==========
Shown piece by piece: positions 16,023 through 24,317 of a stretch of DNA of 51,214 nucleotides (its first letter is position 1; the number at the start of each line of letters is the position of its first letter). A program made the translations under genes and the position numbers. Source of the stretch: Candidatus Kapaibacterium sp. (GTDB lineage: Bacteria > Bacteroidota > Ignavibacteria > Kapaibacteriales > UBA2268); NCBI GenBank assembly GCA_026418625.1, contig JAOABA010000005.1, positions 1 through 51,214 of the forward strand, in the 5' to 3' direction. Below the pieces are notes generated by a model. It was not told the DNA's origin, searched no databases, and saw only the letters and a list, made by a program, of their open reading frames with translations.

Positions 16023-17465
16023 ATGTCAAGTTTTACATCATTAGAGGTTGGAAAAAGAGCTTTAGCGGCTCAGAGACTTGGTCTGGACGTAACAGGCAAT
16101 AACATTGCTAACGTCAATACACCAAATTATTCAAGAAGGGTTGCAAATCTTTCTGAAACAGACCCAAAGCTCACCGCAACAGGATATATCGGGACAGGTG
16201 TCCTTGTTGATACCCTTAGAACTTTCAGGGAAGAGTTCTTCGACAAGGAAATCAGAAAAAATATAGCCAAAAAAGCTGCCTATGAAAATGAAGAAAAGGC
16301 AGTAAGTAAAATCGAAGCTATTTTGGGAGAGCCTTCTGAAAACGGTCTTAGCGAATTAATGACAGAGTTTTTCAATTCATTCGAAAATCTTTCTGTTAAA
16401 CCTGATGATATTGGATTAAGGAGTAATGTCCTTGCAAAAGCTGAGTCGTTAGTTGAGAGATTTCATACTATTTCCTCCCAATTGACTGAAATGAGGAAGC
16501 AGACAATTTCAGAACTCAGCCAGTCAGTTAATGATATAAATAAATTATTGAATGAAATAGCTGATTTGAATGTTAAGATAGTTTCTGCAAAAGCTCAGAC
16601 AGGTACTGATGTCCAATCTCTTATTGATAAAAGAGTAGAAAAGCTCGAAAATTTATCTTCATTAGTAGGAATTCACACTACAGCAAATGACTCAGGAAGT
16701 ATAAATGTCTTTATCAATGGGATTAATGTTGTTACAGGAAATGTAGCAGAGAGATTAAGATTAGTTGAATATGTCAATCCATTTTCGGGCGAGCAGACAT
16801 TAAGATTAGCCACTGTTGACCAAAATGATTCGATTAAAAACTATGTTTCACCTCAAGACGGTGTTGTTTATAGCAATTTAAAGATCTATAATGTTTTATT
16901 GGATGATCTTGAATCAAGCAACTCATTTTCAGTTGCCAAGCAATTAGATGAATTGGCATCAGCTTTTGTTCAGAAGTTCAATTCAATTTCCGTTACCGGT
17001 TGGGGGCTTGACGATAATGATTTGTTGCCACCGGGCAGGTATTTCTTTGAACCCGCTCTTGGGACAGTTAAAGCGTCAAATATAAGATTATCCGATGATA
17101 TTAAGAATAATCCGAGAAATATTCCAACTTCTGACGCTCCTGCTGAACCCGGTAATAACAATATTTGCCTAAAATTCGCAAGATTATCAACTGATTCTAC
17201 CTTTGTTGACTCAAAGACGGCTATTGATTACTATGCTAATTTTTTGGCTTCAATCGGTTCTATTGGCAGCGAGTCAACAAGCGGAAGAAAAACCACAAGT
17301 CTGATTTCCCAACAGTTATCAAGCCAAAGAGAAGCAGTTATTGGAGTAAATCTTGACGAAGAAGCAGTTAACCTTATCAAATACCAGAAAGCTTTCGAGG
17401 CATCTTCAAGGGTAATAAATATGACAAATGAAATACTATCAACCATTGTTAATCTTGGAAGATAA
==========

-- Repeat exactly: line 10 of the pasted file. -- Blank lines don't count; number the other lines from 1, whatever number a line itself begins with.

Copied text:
16701 ATAAATGTCTTTATCAATGGGATTAATGTTGTTACAGGAAATGTAGCAGAGAGATTAAGATTAGTTGAATATGTCAATCCATTTTCGGGCGAGCAGACAT